The Gambling Commission website uses cookies to make the site work better for you. Some of these cookies are essential to how the site functions and others are optional. Optional cookies help us remember your settings, measure your use of the site and personalise how we communicate with you. Any data collected is anonymised and we do not set optional cookies unless you consent.

Set cookie preferences

You've accepted all cookies. You can change your cookie settings at any time.

Skip to main content

Guidance

Guidance to licensing authorities

Our guidance for licensing authorities.

Contents


6 - The meaning of ‘available for use’

16.16 S.242 of the Act makes it an offence for a person to make a gaming machine available for use, where they do not hold an operating licence or other permission covering gaming machines and where no other exemption applies.

16.17 The Act does not define what ‘available for use’ means, but the Commission considers that a gaming machine is ‘available for use’ if a person can take steps to play it without the assistance of the operator.

16.18 More than the permitted number of machines may be physically located on a premises but the onus is on licensees to demonstrate that no more than the permitted number are ‘available for use’ at any one time.

16.19 A machine that can operate at more than one category, which is operating at a lower category, does not contribute to the number of machines ‘available for use’ at a higher category until it switches to that category. Licensees must ensure no more than the permitted number are ‘available for use’ at any one time.

16.20 Systems in which a number of machines are networked so that the player can select which game and category they play are permitted but licensees must still adhere to any restrictions on the number of machines at a certain category.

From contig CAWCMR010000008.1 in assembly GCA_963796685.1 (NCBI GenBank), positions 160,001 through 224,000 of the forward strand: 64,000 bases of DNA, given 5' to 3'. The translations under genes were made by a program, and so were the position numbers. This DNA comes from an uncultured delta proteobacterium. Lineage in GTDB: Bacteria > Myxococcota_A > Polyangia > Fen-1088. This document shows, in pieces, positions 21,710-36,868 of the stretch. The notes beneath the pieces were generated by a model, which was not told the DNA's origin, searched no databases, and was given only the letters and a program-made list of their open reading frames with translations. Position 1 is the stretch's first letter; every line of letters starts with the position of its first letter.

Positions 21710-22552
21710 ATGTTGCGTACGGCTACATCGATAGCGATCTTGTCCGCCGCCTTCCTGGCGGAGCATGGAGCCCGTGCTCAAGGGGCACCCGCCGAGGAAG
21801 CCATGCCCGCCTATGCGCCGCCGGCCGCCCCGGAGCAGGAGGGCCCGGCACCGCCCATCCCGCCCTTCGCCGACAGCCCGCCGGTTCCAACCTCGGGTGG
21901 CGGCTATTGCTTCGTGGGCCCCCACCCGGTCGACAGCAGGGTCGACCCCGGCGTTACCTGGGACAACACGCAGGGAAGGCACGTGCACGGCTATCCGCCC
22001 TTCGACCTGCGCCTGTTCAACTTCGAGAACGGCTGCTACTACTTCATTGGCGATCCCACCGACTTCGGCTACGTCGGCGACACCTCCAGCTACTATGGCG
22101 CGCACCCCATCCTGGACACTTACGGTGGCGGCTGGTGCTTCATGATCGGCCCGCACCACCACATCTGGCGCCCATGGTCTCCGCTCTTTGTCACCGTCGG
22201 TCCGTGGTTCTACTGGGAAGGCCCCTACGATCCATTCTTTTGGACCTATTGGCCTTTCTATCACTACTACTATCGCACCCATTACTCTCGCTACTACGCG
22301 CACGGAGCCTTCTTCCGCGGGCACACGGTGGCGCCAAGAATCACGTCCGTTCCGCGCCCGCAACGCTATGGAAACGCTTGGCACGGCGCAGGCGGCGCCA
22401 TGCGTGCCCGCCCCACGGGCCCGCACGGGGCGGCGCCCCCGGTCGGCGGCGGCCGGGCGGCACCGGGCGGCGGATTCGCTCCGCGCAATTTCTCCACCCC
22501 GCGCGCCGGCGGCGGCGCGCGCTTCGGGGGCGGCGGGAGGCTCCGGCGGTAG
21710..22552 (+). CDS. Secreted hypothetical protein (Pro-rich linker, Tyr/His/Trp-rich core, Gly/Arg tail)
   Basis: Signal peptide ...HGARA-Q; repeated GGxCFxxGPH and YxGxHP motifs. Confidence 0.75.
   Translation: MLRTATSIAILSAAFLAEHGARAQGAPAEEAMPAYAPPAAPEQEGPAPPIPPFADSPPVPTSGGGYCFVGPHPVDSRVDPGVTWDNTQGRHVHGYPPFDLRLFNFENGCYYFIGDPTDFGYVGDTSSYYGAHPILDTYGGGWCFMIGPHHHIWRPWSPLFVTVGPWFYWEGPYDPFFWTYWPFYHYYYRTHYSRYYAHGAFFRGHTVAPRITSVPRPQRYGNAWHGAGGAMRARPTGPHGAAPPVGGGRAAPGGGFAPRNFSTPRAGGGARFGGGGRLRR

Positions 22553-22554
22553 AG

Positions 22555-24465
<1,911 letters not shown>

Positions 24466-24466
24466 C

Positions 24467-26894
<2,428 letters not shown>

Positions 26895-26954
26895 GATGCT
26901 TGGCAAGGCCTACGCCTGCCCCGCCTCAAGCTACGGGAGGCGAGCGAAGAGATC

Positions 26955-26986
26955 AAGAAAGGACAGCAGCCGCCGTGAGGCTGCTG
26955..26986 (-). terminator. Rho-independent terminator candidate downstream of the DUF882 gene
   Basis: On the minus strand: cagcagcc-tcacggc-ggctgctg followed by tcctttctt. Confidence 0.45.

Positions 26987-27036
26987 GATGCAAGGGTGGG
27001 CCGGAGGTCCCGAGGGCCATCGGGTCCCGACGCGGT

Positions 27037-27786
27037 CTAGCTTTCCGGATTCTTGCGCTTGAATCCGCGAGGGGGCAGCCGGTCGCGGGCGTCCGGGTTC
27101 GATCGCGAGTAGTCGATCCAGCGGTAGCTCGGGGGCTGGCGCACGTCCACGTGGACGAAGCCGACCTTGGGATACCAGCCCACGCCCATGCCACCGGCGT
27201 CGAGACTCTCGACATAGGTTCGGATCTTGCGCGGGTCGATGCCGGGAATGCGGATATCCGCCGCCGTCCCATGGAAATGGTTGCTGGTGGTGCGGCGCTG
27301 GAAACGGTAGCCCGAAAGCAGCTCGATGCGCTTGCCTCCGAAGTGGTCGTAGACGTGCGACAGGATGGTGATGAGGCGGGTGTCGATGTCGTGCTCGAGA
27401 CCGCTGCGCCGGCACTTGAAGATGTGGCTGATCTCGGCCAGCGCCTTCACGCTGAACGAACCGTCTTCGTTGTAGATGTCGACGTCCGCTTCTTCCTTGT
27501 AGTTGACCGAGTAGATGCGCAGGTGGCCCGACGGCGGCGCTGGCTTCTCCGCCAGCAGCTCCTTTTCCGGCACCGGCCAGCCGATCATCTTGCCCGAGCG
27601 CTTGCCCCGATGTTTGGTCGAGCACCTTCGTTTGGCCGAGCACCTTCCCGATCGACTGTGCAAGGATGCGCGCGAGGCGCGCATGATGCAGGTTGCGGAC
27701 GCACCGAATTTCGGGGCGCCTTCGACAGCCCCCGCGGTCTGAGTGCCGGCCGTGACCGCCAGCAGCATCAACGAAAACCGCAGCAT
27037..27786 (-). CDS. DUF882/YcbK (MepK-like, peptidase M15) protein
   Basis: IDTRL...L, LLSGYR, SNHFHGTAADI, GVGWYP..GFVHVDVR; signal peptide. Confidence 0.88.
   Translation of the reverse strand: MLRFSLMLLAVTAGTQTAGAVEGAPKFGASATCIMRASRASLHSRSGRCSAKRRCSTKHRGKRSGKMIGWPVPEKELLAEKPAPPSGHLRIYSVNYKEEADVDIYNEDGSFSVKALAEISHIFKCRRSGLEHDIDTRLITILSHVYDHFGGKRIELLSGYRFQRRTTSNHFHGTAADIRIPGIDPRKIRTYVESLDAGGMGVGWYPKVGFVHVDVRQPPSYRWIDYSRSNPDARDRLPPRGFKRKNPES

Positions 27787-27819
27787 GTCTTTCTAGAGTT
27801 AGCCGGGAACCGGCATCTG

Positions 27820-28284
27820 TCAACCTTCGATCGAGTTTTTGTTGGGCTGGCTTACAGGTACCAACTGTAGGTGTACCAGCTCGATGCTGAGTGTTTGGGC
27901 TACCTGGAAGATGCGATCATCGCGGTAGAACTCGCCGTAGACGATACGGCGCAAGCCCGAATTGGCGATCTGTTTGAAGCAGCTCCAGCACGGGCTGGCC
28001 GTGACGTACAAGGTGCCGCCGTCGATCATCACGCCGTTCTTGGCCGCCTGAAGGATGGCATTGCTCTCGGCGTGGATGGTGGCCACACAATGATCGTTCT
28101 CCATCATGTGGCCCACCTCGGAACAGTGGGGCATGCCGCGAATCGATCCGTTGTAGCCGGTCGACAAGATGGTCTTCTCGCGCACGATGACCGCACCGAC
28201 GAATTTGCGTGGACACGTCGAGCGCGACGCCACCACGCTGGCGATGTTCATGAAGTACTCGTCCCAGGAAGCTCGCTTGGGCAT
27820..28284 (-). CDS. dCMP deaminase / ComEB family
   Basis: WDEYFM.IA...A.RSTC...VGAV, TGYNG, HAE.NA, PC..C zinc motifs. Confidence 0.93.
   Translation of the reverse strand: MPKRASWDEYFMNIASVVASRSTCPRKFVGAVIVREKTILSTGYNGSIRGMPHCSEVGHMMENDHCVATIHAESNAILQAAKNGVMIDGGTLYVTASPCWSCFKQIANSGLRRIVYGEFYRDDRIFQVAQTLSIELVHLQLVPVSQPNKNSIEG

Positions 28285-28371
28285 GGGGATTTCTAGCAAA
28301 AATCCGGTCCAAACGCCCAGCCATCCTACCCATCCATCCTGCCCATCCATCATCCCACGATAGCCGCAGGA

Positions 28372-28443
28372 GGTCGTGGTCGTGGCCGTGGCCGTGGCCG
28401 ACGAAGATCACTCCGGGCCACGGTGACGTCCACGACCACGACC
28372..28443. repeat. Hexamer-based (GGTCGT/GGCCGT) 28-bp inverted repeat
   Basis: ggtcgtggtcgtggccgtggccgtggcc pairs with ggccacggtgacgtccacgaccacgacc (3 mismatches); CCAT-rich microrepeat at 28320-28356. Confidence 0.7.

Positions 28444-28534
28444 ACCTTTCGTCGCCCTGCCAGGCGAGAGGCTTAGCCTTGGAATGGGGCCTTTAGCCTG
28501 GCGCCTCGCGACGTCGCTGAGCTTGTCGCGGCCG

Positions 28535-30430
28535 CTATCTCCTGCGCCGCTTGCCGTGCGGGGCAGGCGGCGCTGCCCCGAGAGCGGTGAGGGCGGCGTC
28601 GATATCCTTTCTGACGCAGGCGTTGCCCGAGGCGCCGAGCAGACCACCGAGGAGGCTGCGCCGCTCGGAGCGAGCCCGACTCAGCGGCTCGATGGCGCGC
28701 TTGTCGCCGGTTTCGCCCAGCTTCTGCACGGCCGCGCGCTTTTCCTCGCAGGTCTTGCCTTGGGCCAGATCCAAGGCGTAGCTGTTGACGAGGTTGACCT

16.21 Gaming machine entitlements in AGC or bingo premises set out that only 20% of machines can be category B machines in order to ensure a balanced offering of gambling products and restrict harder gambling opportunities.

16.22 Machine design has changed in recent years and space-saving gaming machines - in the form of tablets, multi-player units and narrow/in-fill machines - have become available. Some of these machines appear to have been designed primarily to maximise category B machine entitlements.

16.23 We updated our ‘available for use’ guidance11 in 2019 to make it clear that for the purpose of calculating the category B machine entitlement in gambling premises, gaming machines should only be counted if they can be played simultaneously by different players without physical hindrance. For example, the Commission would consider that a multi-position machine that technically allows two or more players to play simultaneously but in reality requires those players to stand very closely together or adopt unnatural participation positions, to the effect that a second player would be discouraged from attempting to use the machine, could not be classed as two or more machines.

16.24 In relation to tablets, licensees should ensure that there is sufficient floorspace in the premises to permit counted tablets to be used simultaneously.

16.25 Electronic Bingo Terminals (EBTs) that offer gaming machine content in addition to bingo content are gaming machines and subject to adherence with the above principles. Licensees are reminded however that an EBT must only allow participation in one gambling activity at a time and should not therefore contain functionality which allows participation in bingo and gaming machine activity simultaneously.

16.26 We have published our ‘available for use’ guidance12 on the Commission website, and provided additional information specifically in relation to when is a gaming machine 'available for use' in AGC or bingo premises under the 20% regulations.

Previous section
Multiple activity premises
Next section
Machines other than gaming machines in gambling premises
Is this page useful?
Back to top